has no force in law, and may be seen as an attempt to restrict or deny a consumer's rights. Courts have previously ruled that this phrase is illegal, and you have every right to expect the same redress in law if you buy something from the bargain corner as you would if you bought it off the shelf in the normal way - even though the 'sold as seen' notice is displayed.
If, on the other hand, an item (say a printer) is offered for sale at a reduced price with a notice saying "leads missing" or "software and manual missing" it would be perfectly legal. These statements would form part of the description of the goods, and your contract with a retailer would be deemed to have been based on your acceptance of the missing items. You couldn't subsequently insist that they be replaced, or reject the goods as faulty because of the missing items. You could however reject the goods if another fault was present.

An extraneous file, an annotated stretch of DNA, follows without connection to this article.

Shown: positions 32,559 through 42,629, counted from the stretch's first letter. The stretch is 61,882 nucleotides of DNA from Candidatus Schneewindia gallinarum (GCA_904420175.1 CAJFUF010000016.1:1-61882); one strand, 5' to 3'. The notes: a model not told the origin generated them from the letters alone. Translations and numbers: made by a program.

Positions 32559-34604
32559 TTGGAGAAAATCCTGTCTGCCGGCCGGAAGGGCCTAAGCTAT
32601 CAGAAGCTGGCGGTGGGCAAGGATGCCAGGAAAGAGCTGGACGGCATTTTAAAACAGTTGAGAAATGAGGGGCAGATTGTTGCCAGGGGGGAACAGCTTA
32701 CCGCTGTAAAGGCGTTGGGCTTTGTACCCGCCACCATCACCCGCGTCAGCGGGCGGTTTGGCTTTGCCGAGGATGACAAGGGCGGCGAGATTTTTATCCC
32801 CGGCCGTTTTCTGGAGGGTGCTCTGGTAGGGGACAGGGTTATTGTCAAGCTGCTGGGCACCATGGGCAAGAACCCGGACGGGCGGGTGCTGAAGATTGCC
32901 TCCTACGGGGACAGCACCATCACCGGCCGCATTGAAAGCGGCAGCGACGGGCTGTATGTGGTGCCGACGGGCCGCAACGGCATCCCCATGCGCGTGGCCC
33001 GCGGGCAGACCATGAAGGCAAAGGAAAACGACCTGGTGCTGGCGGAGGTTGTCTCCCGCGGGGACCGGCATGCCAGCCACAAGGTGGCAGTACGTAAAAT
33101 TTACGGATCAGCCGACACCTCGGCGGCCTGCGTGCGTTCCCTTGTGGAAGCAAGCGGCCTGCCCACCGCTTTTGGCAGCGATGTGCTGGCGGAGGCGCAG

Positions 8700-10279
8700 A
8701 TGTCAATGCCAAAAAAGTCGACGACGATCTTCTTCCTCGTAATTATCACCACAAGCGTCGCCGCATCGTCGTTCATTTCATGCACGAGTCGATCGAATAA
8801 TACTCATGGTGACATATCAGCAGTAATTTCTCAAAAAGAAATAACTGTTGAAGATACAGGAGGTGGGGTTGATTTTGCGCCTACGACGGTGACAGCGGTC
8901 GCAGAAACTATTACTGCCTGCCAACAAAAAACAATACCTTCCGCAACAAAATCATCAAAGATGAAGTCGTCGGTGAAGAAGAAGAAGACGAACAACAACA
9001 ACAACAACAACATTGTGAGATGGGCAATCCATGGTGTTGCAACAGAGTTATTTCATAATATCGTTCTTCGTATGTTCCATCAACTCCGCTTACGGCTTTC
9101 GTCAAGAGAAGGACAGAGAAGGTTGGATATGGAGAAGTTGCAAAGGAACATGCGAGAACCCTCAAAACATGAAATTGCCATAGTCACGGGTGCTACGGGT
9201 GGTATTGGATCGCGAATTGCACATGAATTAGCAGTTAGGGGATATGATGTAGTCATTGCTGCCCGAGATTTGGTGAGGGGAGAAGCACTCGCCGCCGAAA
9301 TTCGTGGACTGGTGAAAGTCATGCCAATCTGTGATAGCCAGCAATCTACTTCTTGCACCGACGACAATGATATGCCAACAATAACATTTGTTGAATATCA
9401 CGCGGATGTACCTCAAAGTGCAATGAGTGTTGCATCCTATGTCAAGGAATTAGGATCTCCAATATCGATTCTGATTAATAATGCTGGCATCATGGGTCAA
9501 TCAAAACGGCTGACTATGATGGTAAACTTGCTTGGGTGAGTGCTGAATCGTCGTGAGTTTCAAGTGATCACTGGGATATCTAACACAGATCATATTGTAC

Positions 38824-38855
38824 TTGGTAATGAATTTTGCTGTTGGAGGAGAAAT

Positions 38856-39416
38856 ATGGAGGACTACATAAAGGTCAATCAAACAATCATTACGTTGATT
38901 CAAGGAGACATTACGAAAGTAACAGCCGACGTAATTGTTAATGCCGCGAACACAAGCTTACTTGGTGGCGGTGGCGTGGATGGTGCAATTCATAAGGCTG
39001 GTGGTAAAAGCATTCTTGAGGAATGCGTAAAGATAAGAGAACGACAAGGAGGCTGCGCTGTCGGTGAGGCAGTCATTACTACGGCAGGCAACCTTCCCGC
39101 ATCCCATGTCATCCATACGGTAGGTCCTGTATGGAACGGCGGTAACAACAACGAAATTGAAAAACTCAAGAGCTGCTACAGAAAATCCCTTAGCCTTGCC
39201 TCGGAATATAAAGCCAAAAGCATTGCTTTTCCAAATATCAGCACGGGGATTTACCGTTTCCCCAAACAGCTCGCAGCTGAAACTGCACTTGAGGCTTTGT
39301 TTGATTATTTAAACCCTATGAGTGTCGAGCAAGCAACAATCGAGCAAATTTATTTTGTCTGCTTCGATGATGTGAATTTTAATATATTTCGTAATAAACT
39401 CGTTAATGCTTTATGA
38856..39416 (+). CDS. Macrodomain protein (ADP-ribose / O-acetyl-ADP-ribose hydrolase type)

Does that help?